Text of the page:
Getting free plays streamed to us during lockdown is great. I've seen more theatre in the last two weeks than I have in the last two years. I get to catch up with a lot of recent London theatre that I missed out on because I'm not in the U.K. This week, the National Theatre offered a free stream of their 2014 production of Treasure Island.
Treasure Island is the source text of every pirate story that came after it. There were history books and journalistic accounts that Robert Louis Stevenson drew on to write his adventure story for boys, but this is the story that everyone remembers. You can spot its influence on the Monkey Island games, the Black Sails TV series, Assassin's Creed: Black Flag, the Pirates of the Caribbean movies. It has more TV, movie and animated adaptations than I can count. It's even been adapted for the stage in the UK as Christmas pantomimes.
A New Way to Look at Treasure Island
So what can a new theatrical production of the story have to offer? Polly Findley's production at the massive Oliver Theatre at the National in London makes a lot of bold choices. Bryony Lavery's heightened, stylized script features heightened, dialogue and changes the story where it counts. Jim Hawkins here is a girl and the production takes a gender-blind approach to casting. History is on its side: there were in fact women sailors and female pirates in the 1880s. Popular fiction at the time just gender-washed it to look like only men took to the seas. Several of the sailors and pirates in the play are now women and nobody bats an eyelash.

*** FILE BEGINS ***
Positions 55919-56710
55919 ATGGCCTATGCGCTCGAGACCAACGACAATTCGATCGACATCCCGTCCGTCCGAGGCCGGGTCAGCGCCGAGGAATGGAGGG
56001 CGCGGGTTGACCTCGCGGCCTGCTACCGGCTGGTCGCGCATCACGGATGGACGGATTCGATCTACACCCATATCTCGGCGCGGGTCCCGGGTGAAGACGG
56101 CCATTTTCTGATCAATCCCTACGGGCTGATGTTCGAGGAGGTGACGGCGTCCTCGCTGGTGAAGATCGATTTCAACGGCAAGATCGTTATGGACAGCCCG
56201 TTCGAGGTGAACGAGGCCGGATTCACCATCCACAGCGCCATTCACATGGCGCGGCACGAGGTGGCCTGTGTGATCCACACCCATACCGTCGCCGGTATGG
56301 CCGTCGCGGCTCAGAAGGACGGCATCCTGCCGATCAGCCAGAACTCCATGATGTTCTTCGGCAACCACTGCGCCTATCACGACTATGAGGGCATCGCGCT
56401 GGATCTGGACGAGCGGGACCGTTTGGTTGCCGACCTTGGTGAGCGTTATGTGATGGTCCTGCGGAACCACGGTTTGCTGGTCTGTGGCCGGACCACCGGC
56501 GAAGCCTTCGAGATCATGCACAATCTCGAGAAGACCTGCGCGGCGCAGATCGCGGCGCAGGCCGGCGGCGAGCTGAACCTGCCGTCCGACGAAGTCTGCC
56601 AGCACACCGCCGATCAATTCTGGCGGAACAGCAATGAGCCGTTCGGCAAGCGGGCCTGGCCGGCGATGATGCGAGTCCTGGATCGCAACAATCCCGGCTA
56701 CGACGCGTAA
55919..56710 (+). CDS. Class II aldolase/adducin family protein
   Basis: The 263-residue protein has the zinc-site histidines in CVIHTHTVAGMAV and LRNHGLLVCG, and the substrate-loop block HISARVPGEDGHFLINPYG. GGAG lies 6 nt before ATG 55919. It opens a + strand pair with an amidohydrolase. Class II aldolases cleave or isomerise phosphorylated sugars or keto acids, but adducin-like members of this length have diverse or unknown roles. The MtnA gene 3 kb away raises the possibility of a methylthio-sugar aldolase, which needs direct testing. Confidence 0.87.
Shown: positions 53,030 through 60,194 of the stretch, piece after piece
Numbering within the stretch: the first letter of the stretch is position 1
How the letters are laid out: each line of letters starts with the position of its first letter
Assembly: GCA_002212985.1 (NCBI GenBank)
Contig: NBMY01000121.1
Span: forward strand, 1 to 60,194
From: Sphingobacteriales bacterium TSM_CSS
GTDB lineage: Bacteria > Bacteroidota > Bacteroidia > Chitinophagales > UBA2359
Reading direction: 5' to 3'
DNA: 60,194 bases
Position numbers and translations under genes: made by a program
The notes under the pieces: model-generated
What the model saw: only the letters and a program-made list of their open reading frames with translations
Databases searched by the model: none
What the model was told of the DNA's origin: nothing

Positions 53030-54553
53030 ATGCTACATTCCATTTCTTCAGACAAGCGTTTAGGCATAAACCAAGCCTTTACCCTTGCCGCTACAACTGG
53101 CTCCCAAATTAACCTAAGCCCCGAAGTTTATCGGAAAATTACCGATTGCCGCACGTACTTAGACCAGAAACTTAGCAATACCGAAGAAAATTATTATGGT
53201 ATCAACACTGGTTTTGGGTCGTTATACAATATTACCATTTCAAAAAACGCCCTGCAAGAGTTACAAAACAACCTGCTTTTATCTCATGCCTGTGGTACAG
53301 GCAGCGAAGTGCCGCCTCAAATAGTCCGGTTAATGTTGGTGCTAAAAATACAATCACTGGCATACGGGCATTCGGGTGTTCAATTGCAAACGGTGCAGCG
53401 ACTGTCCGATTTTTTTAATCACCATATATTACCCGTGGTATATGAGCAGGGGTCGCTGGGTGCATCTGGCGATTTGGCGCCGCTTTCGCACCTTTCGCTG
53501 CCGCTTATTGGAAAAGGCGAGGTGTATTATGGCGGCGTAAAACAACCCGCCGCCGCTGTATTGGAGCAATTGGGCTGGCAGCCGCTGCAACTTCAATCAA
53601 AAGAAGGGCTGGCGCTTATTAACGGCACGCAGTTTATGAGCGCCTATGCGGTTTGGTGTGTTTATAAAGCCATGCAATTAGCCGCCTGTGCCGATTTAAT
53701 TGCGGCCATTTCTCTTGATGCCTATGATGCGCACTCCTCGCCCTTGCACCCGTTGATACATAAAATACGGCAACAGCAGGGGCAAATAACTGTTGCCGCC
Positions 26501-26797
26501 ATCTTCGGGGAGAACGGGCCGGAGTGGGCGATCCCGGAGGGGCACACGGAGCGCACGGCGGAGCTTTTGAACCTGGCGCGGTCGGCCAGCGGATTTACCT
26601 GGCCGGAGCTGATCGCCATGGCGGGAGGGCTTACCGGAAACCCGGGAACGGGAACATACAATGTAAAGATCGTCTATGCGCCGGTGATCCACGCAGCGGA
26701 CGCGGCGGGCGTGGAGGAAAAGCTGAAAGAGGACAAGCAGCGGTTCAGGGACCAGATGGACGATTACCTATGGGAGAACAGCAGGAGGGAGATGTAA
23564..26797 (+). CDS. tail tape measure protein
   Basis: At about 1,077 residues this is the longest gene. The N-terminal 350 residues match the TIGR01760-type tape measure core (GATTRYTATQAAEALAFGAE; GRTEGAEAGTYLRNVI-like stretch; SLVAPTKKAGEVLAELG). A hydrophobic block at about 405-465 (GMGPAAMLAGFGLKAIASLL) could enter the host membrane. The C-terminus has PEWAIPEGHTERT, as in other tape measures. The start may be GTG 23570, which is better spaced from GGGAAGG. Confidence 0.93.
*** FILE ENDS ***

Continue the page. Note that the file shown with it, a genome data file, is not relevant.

The script changes elements of the story to smooth over the clumsier parts of the plot and creates knowing, postmodern comedy out of the genre tropes the story invented. Many of the supporting characters were created for the story. Their comedy and menace take on an epic quality that's closer to Shakespeare than pantomime. It features the most menacing Blind Pew I've ever seen. Patsy Ferran, one of Britain's rising stars, plays Jim Hawkins' coming of age as a moral awakening as well. Arthur Darvill plays Long John Silver with a slippery amorality that seduces Jim. He offers her adventure, a new perspective, teaches her to read the stars in a magical scene where the starry sky that morphs in synch with Jim and Silver's doomed friendship.
What Makes This Version Special
On top of the brilliant cast, the real star of the play is the set, which morphs and changes like a body in a fever dream. It changes from an inn to the ship to the island itself, full of labyrinths and death traps. It turns the story in a stylish, stylized, abstract production that does something no film, TV or comics adaptation could ever do – it turned Treasure Island into a state of mind. That's what makes theatre unique from other mediums. We know it's all artificial, but we still see the magic.
You can stream Treasure Island until April 22nd.